Mean transit time
Springer Online Journal Archives 1860-2000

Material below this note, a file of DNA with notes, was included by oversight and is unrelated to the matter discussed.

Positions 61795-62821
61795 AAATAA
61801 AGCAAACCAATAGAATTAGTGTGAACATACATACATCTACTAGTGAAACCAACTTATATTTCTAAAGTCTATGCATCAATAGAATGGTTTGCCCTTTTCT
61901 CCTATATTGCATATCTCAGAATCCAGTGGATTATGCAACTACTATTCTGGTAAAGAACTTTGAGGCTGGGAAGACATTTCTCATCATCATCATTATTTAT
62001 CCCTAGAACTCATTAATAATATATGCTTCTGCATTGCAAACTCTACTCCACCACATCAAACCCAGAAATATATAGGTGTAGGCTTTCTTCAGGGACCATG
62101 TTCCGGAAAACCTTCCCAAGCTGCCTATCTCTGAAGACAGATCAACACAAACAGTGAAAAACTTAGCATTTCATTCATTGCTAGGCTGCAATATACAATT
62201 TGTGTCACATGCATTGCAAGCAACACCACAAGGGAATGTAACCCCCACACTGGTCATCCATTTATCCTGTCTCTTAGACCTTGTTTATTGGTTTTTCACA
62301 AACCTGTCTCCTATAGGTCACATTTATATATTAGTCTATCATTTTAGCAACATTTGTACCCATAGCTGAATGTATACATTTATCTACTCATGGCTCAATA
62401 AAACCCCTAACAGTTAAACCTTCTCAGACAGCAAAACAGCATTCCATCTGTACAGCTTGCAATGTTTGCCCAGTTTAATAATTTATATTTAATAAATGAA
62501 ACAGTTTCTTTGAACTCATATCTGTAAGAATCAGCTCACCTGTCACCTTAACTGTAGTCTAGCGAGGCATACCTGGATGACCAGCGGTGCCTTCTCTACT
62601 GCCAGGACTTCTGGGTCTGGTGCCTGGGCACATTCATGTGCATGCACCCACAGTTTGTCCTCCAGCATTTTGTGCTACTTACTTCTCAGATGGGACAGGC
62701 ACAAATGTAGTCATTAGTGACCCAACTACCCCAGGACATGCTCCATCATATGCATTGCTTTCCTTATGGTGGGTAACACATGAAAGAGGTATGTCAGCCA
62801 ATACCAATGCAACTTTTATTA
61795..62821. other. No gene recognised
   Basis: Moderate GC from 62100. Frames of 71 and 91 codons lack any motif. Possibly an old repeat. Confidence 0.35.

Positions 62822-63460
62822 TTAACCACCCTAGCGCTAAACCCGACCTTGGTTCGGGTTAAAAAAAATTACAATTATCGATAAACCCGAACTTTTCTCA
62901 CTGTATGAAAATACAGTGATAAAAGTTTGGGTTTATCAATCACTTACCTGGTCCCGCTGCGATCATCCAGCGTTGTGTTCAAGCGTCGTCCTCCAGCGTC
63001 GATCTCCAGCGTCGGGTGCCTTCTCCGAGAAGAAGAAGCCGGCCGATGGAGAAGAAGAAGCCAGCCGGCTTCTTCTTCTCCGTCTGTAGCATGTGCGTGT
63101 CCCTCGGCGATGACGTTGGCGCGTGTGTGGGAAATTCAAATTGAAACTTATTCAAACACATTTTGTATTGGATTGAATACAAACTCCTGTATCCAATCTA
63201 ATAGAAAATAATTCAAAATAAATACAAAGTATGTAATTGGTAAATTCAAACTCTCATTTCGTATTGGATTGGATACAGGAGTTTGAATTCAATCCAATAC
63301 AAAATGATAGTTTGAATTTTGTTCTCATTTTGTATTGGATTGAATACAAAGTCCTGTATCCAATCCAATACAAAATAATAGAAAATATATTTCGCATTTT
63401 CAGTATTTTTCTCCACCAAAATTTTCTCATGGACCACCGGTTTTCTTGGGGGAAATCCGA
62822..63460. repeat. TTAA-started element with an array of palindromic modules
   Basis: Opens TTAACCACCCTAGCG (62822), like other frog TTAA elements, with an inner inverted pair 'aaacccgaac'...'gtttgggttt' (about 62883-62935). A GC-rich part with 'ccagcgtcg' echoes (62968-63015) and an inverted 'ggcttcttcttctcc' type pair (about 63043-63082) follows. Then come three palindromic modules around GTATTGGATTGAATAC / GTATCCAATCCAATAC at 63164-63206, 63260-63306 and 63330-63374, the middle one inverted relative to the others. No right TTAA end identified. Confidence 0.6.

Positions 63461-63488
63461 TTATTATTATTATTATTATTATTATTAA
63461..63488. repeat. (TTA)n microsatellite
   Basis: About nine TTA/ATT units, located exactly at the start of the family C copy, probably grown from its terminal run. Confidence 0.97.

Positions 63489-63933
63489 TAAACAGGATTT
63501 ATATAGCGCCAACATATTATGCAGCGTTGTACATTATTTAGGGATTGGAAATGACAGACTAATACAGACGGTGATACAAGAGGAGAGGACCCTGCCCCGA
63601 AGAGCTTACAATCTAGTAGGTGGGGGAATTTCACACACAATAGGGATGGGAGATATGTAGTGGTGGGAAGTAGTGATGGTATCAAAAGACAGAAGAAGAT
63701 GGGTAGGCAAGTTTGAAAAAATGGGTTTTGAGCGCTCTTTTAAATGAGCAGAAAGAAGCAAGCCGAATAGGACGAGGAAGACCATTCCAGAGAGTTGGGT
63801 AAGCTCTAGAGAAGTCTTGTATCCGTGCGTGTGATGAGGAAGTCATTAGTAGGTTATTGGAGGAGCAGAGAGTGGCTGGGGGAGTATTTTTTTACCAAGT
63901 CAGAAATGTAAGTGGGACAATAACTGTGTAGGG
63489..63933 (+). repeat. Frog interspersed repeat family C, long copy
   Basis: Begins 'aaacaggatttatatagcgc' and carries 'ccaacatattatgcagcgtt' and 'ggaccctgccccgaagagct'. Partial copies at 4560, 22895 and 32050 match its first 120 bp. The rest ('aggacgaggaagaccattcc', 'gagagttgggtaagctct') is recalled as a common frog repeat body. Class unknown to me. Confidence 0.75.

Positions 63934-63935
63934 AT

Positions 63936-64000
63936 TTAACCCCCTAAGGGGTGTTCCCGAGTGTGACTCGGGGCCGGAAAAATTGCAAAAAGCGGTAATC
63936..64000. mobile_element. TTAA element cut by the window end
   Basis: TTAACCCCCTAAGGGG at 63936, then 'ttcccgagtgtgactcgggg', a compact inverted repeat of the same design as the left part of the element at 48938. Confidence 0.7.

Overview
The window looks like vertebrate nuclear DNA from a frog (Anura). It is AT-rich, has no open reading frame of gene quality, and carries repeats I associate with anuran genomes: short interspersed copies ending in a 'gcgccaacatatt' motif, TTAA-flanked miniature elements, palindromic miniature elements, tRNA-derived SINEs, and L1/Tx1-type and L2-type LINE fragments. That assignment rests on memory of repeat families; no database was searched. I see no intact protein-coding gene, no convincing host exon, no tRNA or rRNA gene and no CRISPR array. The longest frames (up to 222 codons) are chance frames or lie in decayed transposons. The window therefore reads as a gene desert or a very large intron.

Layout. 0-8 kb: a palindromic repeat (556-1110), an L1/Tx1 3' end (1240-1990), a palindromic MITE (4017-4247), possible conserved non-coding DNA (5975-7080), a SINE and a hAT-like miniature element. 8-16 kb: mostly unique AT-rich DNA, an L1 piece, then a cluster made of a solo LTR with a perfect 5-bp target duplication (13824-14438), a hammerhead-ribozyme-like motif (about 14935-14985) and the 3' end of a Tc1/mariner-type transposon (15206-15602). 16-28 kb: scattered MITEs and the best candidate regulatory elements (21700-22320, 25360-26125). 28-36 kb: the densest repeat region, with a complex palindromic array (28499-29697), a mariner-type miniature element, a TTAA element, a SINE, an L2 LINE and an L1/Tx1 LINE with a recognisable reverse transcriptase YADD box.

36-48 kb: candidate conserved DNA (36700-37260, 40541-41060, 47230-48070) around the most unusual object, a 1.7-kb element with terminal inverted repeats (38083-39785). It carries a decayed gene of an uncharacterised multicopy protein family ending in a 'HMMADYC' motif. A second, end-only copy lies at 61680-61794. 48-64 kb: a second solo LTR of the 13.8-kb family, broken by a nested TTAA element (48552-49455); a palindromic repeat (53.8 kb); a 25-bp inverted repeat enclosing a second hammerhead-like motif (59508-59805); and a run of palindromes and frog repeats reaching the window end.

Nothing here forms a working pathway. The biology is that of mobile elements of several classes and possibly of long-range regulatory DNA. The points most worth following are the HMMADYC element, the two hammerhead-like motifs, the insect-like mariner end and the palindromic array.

Abstract Methods for estimating regional flow from digital angiography or dynamic computed tomography images require determination of indicator mean transit time ( $$\bar t$$ ) through a region-of-interest (ROI). We examine how the ROI kinematics and input dispersion influence the recovery of $$\bar t$$ using a computer-simulated vessel network representing that which might occur in a real organ. The network simulates flow through a large artery branching into two small arteries, each feeding a system of smaller vessels intended to represent capillaries and small vessels below the resolution of the imaging system. The capillaries are drained by a similar system of veins. Concentration curves measured over the inlet to the network and microvascular ROI residue curves are simulated. When the area-height ratio of the microvascular ROI curve is used and all of the indicator is contained within the ROI for at least one time point, $$\bar t$$ is recovered exactly. As the size of the ROI is reduced or the inlet concentration curve becomes more dispresed, the error in the recovery of $$\bar t$$ grows. By first deconvolving the inlet concentration curve from the microvascular ROI curve, and then calculating the area-height ratio, $$\bar t$$ is recovered accurately. If the inlet concentration curve becomes more dispersed between its measured site and the actual inlet to the ROI, or if the flow distribution within the ROI is changed, the estimation of $$\bar t$$ can be degraded. To put the simulations in perspective relative to an example of image data, the methods were applied to microfocal x-ray angiography data obtained from a ⊃700 μm canine pulmonary artery and vein, the surrounding microvasculature and the inlet lobar arterial cannula.
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